C++ Arithmetic operations

(UPDATED 22.6.2013)

Some basic arithmetic operations. The code that is written in the compiler is in bold. The output in the console is after the “OUTPUT:” word. Words after the comment syntax (“//”) on the same line is ignored by the compiler. Remember the real life mathematical rules.
In my next post I will perhaps have some string concatenations and some string handling.
In the end of this post I noticed that it became too long so I cut the upper part with the brackets, system(“PAUSE”)  and return 0. After the first post you just have to add the codes in order for it to work.

I also must emphasize something that I forgot to mention earlier but noticed as I mirrored from the materials from other source’s that although you can do every kind of mathematical operation with variable type strings (and I will show you how) and process strings in many different way’s, you cannot do arithmetic with strings as such for example
when trying to do arithmetic with string, it would just concatenate or give an error message depending on the operation. Please look up for programming language syntax and semantics if you want more information regarding to this.

I also forgot to mention that the compiler will execute the code in linear manner depending on the operation, but mainly in linear. The compiler might reference to a variable that is written before the executed line. We also might have method calls (I know that you might have no idea what this means but just try to keep the logic in mind) where the program might send to a method (that might be anywhere in the .cpp file or in another class) where the value/information is being sent back and forth to achieve something by processing it in another place where the method is reusable again and again without the user having to write the same code all over again. I will get into methods in the following tutorials.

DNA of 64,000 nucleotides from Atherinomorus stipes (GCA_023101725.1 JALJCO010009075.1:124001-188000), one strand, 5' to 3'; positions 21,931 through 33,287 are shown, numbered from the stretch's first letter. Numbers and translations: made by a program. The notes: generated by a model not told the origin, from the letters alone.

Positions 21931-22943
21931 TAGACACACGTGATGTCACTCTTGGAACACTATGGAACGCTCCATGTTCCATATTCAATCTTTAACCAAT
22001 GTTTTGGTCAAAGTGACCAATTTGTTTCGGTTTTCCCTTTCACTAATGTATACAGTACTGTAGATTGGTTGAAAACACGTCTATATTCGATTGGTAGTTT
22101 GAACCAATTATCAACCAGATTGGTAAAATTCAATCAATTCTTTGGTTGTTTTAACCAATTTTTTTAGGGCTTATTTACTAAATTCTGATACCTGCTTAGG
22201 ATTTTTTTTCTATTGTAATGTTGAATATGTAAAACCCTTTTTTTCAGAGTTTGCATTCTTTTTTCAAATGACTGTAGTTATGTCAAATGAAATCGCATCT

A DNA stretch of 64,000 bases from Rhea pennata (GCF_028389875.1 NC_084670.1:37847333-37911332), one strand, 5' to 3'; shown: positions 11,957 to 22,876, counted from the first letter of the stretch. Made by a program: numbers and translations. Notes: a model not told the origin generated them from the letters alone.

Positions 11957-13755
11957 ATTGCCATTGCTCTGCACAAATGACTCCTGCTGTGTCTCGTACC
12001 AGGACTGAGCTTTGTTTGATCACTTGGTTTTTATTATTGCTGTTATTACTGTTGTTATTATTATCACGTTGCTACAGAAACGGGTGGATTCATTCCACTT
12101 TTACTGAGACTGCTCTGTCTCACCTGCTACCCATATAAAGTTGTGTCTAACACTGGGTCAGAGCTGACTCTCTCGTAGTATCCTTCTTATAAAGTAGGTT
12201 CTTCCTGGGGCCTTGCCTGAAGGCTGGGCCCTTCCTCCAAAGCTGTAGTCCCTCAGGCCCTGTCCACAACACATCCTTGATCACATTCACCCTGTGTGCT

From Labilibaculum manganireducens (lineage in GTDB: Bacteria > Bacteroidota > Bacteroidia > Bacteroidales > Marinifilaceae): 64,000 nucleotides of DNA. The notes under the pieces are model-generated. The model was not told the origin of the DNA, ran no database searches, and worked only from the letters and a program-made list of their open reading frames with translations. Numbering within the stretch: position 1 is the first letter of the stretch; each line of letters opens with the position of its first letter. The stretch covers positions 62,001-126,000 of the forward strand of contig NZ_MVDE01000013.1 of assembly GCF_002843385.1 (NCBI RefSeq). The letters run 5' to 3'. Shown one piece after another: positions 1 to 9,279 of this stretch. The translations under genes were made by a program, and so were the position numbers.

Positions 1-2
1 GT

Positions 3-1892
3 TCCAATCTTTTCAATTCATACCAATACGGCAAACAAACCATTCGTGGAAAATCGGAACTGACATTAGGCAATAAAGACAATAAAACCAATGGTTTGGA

Anyway, my point was that keep in mind that the program, when compiled will execute (Although it is compiled as a whole) one line at a time, where it will not know what will happen later in the .cpp file. For example if you were to write a variable before you try to create a program to get input from the user, the compiler will throw an error message because you need to have the variable either set up and initialized before you use it in the program line even if you would have it below the line. You can however have it initialized on the same line where you want to use it.

Before you dive in, I thought to update this section with more theory. In C++ and many other programming languages when we do mathematical/arithmetic operations/calculations (expressions), we can do it by remembering simple rules that we learned from elementary school, but there are few exceptions. In programming languages we have to be very detailed on what we want to do with values and variables for example

int a = 15;

int calc = 16a + 2;

Will give an error because not all the rules of the school can be applied in C++. You must have thought that you could multiply the value 16 with the value that is stored in a by just doing what you always did in your mathematics class, but unfortunately that will not work here. C++ will probably see the above example as an variable because of the a next to 16 but this is not syntactically valid if you also remember the naming conventions and what are the valid ways to name your variables.You must be specific with your arithmetic calculations thus the above example must be written in the following way

int a = 16 * a + 2;

I will later add a better theory and description of the program logic.

—————————————

#include <iostream>
using namespace std;
int main()
{
int i = 2;
int b = 3;
int operation;

operation = ((i + (b++)) – 1) * 5;

cout << operation << endl;

system(“PAUSE”);
return 0;
}

OUTPUT: 20

—————————————

#include <iostream>
using namespace std;
int main()
{
int i = 2;
i++;
cout << i << endl;
i++;
cout << i << endl;
i–;
cout << i << endl;
i = 1 + 1;
cout << i << endl;
i = 2 – 1;
cout << i << endl;
i++;
cout << i << endl;
i = i + 10;
cout << i << endl;

system(“PAUSE”);
return 0;
}

OUTPUT:
3
4
3
2
1
2
12